Token Negotiation is how a website discovers tokens it can use
Token Negotiation is the process by which Tokens and Websites negotiate to find the match.
For example, a travel booking website like booking.com might negotiate for the following tokens:
- Travel agent's status token which allows special travel-agent booking.
- Any airfare token which included free overnight stay for certain hotels.
- Priority Guest Rewards tokens, which might allows free upgrades for certain hotels.
- Any Payment Token that can be used to pay for the booking (e.g. American Express Explorer Credit).
- Corona Token which attestates a fresh negative test result or antibodies
If the browser supports TokenScript, it will handle the negotiation and provide the website with user's tokens to be used on this website. Otherwise, the website can ship bootstrap library to do the negotiation.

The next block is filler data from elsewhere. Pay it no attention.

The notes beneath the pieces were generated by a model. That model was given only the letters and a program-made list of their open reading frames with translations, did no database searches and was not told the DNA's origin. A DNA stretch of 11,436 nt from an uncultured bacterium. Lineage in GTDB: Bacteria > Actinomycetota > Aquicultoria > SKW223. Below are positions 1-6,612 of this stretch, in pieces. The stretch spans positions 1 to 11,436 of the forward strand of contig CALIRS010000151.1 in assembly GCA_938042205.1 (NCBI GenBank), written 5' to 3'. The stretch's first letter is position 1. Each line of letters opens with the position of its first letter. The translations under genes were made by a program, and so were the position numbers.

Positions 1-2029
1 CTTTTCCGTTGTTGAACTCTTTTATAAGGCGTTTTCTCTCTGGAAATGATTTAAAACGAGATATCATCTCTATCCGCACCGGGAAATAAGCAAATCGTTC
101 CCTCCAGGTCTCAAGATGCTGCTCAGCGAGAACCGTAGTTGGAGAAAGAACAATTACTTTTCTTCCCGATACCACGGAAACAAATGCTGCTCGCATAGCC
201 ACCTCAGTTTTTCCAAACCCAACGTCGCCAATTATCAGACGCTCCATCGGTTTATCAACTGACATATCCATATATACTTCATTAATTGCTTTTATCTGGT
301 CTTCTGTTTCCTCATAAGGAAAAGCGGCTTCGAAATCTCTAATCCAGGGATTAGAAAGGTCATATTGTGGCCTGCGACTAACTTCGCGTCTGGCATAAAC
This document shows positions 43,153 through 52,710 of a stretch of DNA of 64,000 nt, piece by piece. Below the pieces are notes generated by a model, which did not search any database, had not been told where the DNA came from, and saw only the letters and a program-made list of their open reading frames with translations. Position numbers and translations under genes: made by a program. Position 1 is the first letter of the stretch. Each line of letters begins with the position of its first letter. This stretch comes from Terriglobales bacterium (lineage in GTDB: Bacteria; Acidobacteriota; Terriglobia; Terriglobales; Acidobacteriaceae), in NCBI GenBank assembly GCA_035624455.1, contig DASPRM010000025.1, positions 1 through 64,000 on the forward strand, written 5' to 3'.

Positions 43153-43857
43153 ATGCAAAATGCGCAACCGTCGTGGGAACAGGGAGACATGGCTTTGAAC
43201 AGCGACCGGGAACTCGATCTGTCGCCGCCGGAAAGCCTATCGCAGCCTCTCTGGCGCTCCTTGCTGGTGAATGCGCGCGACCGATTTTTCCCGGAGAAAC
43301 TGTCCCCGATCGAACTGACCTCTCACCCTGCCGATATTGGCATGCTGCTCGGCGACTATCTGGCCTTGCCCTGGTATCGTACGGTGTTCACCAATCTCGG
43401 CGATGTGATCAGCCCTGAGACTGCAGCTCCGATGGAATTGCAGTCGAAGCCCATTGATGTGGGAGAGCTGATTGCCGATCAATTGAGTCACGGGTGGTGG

TokenScript provides the following negotiation methods:
- Filter based negotiation, which uses a filter to find a token.
- Attestation based negotiation, by which a website provides an attestation signed by a token issuer's trust key, showing that the token is intended to be usable on that website;
- Expectation based negotiation, by which a token declares being able to do certain things (e.g. let the website receives up to 1ETH in payment).
These can be comined and mixed.
Negotation can be passive or active.
In a passive negotiation, the website declares what tokens can be used on the website
<meta> element. In a browser, the user is
preseneted with a TokenBar. The user can click the tokens in the
token bar any time to make that token "active" in the current session. It's possible
for the user to not to choose anything in the entire session and the user is not
forced to make a choice.